Joint Statement of Indigenous Peoples Organization
for the Review Meeting of the ROC’s Second Report under the ICCPR and ICESCR
Session: Joint public meeting with Parliamentary Cross Party Group and NGOs (2017.01.16 10:10-12:00)
Submitted by: LIMA Taiwan Indigenous Youth Working Group, Indigenous Youth Front, Nameless Indigenous, Association for Taiwan Indigenous Peoples’ Policies
Good morning, Chair, members of the Review Committee, ladies and gentlemen, the following statement is submitted by the four Indigenous Peoples’ Organizations taking part in this year’s Review Meeting, namely LIMA Taiwan Indigenous Youth Working Group, Indigenous Youth Front, Nameless Indigenous, and Association for Taiwan Indigenous Peoples’ Policies.
We would like to point out eight critical issues in terms of Indigenous Peoples’ rights in Taiwan for the members of the Review Committee to take into consideration.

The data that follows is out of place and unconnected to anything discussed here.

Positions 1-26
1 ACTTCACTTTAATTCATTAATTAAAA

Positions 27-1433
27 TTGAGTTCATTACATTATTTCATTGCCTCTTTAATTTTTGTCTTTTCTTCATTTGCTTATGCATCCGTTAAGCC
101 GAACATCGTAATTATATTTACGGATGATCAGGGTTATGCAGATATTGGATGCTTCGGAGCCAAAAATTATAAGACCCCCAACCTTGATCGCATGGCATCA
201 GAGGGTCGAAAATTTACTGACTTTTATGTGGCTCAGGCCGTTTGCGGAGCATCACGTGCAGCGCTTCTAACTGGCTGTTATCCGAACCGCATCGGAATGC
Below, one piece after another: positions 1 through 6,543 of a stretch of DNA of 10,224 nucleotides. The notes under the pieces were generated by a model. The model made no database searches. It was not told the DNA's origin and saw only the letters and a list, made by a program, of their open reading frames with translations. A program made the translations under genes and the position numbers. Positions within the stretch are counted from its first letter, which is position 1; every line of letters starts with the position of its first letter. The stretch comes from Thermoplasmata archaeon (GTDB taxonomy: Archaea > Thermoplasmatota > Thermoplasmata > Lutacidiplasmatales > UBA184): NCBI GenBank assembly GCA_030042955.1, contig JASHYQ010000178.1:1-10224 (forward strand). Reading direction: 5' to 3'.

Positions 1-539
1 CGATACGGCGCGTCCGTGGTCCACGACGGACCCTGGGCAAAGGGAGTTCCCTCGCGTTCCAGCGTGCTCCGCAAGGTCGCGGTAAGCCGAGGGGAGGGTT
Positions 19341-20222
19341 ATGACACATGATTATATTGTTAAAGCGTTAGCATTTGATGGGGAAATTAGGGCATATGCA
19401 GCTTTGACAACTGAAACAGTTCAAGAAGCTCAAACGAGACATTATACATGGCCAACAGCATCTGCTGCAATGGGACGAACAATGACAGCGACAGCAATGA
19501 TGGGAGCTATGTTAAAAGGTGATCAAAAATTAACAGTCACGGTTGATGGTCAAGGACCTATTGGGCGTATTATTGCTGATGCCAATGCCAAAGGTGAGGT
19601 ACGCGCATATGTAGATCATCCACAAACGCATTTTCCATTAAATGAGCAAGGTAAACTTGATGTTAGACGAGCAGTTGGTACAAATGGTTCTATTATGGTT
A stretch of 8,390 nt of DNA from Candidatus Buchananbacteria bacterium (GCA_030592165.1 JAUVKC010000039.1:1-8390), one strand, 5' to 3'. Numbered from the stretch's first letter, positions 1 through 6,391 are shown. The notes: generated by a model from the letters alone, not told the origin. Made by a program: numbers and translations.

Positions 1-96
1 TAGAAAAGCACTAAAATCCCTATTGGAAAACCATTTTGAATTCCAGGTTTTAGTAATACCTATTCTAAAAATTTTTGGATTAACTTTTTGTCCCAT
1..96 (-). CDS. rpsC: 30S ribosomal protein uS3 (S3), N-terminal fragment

Section One: Responding to Covenants Watch’s Joint Statement
First, we would like to respond to and echo the joint statement presented by the Covenants Watch. President Tsai Ing-wen has promised to restore and implement the rights of Indigenous Peoples several times both before and after her inauguration. After she took office, on Taiwan’s Indigenous Peoples’ Day (August 1, 2016), on behalf of the R.O.C. government, President Tsai made an official apology to the Indigenous Peoples in Taiwan, and announced to start the process of Indigenous Peoples’ transitional justice.
We acknowledge that President Tsai has honored her commitments made during her election campaign. However, in terms of the actual content of the apology and the reforming policies after the apology, there are obvious disputes and insufficiencies regarding issue framing and trustworthy and just procedure.